Ian MalcolmI “became an adult” during the Cold War. “Trust no one” and all that. In fact, I never had a FB page until I needed it to join Facebook groups. But, I never trusted this whole data mining / re-selling is good for business. (See Dr Ian Malcolm quote).

Anything and everything during the Cold War that could be turned into a weapon would be. It’s a lesson forgotten that painfully needs to be retaught. Data may be coin of the realm. But it is also power. And power corrupts in the wrong hands. As we are seeing in the headlines.

So, what happens now? Life goes on, but there is a price to be paid.

Which Is Worse: Facebook’s Poor Stewardship of our Data or Its Lack of Transparency? You decide.

I am advising my clients to scale down on FB and use an alternate means of engaging with readers & customers.

Small Business Saturday, You Got This

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Total reported spending reached an estimated $15.4 billion at independent retailers and restaurants for 2016’s version of Small Business Saturday. Woohoo!!! What will Nov. 24, 2017’s edition reveal as consumers are once again urged to shop small and visit the “mom & pop” locally-owned stores on Main Street USA?

That is up to you. Will you your small business be ready to engage with customers? Do you even know which customers to target with your ads? Hopefully your Social Media Mangers does. If not, I’ll give you a hint.

The 20-something’s

New survey from Coupons.com reports that during the 2017 holiday season this group plans to shop in-store more than any other age group.

Jeanette Pavini, Coupons.com savings expert reveals that “20-somethings are savvy, using technology to find the best deals, and knowing not every great deal is online.”

She should know, as understanding how consumers are motivated during key shopping seasons provides Coupons.com with data to translate into more relevant coupons at the right time.

And when you put a Mastercard survey’s results stacked against this one, it should be a great Saturday. Spending growth at mom and pop shops has outpaced that of the big chains in both of the past two years.

Why?

When Americans aren’t shopping online, it’s because they’re looking for more personal connections — and the advice they can receive from local SMBs. That’s the word from Sarah Quinlan, Mastercard, Inc. Senior Vice President.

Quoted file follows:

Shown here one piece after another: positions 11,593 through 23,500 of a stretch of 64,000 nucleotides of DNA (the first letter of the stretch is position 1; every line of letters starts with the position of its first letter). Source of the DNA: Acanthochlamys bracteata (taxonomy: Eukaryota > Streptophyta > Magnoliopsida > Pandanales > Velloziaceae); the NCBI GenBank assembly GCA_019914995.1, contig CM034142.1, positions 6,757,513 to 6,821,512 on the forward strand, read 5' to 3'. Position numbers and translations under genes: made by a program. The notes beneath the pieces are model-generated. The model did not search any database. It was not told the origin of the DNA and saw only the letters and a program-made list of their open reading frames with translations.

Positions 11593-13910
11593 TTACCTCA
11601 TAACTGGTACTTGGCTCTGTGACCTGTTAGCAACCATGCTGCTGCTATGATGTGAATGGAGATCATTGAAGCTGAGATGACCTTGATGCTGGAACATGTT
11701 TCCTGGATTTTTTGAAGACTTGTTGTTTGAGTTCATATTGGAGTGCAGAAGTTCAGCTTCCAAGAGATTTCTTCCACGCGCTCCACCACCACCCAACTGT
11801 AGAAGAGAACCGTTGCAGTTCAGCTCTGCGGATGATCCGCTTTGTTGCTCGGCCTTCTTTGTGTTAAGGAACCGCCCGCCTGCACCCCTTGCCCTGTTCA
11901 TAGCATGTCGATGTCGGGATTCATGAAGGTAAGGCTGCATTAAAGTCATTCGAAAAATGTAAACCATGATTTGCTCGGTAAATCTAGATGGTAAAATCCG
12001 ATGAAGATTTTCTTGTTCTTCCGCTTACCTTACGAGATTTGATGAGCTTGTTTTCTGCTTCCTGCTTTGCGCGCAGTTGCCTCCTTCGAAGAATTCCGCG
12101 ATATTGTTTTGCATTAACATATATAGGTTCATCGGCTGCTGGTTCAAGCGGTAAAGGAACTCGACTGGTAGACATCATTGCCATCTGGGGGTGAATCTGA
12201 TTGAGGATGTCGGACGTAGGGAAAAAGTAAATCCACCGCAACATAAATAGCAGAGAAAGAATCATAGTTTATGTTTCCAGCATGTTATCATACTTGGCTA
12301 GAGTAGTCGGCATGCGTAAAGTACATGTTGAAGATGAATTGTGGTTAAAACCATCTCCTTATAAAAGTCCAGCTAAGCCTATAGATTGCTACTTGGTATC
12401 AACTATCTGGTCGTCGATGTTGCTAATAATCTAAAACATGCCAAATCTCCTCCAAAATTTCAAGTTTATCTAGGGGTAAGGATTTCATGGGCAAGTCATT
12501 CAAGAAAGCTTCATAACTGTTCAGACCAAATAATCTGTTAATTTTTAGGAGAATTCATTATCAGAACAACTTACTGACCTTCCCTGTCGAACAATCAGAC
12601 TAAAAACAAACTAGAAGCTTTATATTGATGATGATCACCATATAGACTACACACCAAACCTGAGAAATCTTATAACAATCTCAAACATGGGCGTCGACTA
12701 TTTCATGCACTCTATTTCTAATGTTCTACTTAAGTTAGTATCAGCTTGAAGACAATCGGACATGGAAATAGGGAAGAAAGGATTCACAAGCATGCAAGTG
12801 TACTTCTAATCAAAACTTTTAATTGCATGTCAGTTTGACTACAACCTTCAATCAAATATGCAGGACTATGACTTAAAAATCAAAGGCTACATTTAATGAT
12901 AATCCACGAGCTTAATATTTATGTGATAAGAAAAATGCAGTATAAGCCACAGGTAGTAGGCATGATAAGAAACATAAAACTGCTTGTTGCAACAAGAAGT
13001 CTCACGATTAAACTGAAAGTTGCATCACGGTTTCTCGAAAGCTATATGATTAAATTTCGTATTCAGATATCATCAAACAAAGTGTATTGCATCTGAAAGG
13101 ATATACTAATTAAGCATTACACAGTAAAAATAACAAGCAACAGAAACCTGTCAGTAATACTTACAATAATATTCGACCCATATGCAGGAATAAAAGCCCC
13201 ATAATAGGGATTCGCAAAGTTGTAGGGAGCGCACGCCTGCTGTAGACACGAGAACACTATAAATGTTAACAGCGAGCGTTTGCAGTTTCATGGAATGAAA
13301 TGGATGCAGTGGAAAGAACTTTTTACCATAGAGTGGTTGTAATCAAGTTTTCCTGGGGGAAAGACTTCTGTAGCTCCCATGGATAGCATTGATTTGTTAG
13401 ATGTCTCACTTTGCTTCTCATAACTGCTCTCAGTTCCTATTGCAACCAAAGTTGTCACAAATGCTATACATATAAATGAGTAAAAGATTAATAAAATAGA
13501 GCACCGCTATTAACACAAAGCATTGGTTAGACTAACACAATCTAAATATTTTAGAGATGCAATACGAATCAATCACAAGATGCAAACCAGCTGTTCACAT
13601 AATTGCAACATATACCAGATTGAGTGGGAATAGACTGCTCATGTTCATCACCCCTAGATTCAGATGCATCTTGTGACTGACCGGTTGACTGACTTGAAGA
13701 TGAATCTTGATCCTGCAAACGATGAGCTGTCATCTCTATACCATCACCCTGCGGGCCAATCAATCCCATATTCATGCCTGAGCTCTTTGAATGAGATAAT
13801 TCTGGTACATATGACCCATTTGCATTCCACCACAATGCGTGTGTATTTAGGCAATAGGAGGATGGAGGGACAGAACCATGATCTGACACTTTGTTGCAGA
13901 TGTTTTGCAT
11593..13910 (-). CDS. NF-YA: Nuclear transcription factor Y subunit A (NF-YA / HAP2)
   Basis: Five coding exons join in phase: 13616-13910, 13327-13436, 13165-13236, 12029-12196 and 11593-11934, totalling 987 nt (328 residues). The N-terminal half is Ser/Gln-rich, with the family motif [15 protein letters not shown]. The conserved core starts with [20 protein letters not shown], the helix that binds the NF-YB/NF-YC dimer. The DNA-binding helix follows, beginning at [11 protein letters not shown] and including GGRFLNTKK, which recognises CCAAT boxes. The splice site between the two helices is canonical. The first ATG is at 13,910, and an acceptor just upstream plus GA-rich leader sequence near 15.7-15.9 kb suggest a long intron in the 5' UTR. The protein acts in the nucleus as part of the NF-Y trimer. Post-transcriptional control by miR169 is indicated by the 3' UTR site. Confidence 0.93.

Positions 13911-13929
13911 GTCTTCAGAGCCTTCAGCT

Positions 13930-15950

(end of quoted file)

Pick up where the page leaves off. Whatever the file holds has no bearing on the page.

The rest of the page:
Tech, on-line shopping, mobile apps, etc. may indeed be the wave of the future for mass shopping, but on an individual level– the community level– chatting with the clerk still holds weight. And when the consumer actually has the opportunity to speak with the store owner, well, that is, as they say money in the pocket.

Will you be working your products & services this Saturday?

6 Social Media Customer Engagement Guidelines Small Biz Should Follow

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Remember in the Pirates of the Caribbean movie when they talked about the “Pirates Code” being more like guidelines than rules? We have something similar in the Social Media world. There are some things that through trial and error we’ve learned you shouldn’t do— unless you want to drive away customers, followers, readers, etc. Not rules, but pretty good guidelines.

Posting is a big one. Don’t over post. Don’t under post. Don’t post irrelevant content. Posting content is what I do for clients, so I do have accumulated experience in this area.

To arrive at the above-mentioned findings, Sprout Social surveyed more than 1,000 Facebook, Twitter and Instagram users to determine what annoys them about brands on social and what drives them to unfollow.

Then the folks at CJG Digital Marketing sifted through the data to produce the following Infographic.

6 Social Media Behaviors to Avoid in 2017 (Infographic) - An Infographic from CJG Digital Marketing

(Embedded from CJG Digital Marketing )

Main thing to absorb is that 2.8 BILLION people use social media. If you are a small business owner or an entrepreneur THOSE are a lot of customers to be ignoring if you aren’t on line— and a lot to be ignoring if you are on social.

To repeat, the six no-no’s that Sprout Social focused on are:

  1. Posting too many promotional messages.
  2. Sharing irrelevant information
  3. Tweeting too frequently.
  4. Using jargon or slang awkwardly
  5. Staying too quiet
  6. Not replying to messages

Think about it and it makes sense. You are on social media not to scream from the rooftops about how good your service or product are. You are here to directly engage with potential customers, not to waste their time.

If you need help with consistent posting of blogs, FB posts or Twitter, feel free to contact me.